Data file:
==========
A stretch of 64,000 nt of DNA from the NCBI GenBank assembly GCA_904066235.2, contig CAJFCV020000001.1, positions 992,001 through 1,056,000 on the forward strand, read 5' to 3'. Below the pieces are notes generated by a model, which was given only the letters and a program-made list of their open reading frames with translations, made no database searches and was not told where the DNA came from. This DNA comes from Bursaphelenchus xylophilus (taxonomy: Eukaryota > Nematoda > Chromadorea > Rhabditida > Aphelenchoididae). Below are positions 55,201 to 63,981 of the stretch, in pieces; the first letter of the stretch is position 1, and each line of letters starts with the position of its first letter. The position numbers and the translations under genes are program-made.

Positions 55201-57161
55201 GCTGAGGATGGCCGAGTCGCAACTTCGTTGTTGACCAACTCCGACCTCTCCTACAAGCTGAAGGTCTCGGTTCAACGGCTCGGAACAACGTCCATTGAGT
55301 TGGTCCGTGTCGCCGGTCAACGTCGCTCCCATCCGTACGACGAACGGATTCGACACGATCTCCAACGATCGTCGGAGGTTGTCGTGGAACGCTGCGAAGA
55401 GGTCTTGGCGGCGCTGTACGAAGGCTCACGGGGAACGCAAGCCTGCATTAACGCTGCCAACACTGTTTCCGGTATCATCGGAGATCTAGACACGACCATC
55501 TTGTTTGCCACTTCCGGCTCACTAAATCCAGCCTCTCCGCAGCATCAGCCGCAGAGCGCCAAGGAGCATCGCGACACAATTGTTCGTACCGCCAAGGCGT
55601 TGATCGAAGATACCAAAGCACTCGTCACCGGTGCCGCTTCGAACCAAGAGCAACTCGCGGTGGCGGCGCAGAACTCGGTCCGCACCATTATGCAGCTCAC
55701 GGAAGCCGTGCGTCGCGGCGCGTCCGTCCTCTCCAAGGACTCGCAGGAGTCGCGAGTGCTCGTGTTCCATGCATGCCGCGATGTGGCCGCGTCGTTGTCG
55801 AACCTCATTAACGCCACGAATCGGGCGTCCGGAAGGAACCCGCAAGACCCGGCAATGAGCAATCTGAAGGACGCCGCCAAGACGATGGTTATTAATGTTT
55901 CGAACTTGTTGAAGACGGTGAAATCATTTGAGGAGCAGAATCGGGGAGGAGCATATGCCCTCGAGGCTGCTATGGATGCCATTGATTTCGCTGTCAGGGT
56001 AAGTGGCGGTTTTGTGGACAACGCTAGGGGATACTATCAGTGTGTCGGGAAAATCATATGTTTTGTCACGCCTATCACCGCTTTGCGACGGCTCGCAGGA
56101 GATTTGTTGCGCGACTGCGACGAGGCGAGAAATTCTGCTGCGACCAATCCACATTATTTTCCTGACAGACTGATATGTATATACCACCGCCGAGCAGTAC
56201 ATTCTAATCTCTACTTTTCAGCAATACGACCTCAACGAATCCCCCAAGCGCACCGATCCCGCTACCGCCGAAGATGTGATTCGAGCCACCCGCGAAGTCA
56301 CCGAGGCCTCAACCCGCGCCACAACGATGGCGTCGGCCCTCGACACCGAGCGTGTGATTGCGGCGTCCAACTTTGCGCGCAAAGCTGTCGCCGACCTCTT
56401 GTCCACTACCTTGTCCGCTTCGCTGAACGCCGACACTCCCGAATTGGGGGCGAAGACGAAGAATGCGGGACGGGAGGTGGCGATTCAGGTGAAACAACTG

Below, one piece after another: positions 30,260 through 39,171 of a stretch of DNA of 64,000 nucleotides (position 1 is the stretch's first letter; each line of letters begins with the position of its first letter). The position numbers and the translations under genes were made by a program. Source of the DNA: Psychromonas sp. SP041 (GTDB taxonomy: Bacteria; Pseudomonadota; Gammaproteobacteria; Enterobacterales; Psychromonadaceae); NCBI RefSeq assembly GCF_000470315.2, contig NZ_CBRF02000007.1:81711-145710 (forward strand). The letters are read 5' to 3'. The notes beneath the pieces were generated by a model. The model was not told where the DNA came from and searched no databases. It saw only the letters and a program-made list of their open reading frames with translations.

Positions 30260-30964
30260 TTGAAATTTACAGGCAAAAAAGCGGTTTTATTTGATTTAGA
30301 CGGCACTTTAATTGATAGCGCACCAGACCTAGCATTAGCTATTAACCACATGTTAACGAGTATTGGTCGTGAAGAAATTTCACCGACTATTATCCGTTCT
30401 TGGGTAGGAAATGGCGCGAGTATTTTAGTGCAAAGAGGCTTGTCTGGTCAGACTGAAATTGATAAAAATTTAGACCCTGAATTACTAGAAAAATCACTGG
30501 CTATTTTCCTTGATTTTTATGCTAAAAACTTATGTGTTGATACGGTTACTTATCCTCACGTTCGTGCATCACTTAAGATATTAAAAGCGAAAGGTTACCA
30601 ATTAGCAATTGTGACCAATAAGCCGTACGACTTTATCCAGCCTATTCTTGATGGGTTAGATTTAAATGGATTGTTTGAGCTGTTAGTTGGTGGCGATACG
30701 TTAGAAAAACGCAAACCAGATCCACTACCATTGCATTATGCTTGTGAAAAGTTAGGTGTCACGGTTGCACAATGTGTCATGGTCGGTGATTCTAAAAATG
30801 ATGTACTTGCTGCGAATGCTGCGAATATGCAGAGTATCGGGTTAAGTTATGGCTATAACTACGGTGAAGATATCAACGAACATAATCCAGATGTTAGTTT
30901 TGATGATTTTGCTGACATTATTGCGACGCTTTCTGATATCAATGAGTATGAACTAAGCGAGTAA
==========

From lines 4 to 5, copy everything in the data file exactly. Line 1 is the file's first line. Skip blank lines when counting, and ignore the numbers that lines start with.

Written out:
55301 TGGTCCGTGTCGCCGGTCAACGTCGCTCCCATCCGTACGACGAACGGATTCGACACGATCTCCAACGATCGTCGGAGGTTGTCGTGGAACGCTGCGAAGA
55401 GGTCTTGGCGGCGCTGTACGAAGGCTCACGGGGAACGCAAGCCTGCATTAACGCTGCCAACACTGTTTCCGGTATCATCGGAGATCTAGACACGACCATC